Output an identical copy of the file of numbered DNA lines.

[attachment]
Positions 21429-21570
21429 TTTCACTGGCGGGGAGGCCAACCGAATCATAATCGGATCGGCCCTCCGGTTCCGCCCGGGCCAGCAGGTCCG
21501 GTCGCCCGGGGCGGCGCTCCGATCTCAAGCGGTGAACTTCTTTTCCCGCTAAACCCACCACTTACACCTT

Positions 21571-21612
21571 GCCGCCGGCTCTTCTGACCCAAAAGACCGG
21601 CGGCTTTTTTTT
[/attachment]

Positions 21429-21570
21429 TTTCACTGGCGGGGAGGCCAACCGAATCATAATCGGATCGGCCCTCCGGTTCCGCCCGGGCCAGCAGGTCCG
21501 GTCGCCCGGGGCGGCGCTCCGATCTCAAGCGGTGAACTTCTTTTCCCGCTAAACCCACCACTTACACCTT

Positions 21571-21612
21571 GCCGCCGGCTCTTCTGACCCAAAAGACCGG
21601 CGGCTTTTTTTT